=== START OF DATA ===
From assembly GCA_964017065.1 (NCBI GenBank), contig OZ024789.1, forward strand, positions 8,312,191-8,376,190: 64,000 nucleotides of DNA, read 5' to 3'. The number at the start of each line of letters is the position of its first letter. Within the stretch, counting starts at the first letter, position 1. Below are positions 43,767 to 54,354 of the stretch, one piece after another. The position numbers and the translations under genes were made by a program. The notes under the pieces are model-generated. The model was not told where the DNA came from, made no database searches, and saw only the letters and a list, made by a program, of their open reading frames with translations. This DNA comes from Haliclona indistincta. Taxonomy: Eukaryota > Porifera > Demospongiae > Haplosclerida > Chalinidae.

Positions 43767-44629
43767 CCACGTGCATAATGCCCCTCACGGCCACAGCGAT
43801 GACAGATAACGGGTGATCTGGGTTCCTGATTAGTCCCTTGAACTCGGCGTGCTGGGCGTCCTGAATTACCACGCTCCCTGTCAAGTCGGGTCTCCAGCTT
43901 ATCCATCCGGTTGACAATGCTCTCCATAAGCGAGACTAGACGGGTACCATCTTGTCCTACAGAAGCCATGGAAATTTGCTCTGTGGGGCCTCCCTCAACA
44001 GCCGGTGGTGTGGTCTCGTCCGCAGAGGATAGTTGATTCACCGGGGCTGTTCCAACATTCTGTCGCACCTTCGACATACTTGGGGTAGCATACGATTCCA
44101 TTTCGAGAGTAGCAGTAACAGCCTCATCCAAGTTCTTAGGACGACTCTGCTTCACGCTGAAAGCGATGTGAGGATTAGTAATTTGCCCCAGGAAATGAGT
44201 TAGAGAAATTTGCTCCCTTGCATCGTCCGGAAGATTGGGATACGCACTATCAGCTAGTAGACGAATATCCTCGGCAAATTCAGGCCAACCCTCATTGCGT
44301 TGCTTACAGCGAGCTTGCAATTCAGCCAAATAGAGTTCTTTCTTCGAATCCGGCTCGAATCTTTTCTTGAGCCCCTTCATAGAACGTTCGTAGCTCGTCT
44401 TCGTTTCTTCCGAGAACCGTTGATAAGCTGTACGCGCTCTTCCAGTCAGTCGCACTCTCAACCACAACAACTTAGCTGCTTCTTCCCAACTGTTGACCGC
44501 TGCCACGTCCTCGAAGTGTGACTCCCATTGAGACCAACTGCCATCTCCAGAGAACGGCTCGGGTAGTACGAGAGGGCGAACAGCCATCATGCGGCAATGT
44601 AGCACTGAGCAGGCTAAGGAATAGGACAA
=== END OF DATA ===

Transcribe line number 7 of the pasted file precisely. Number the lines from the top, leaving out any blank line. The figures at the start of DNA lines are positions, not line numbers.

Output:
44101 TTTCGAGAGTAGCAGTAACAGCCTCATCCAAGTTCTTAGGACGACTCTGCTTCACGCTGAAAGCGATGTGAGGATTAGTAATTTGCCCCAGGAAATGAGT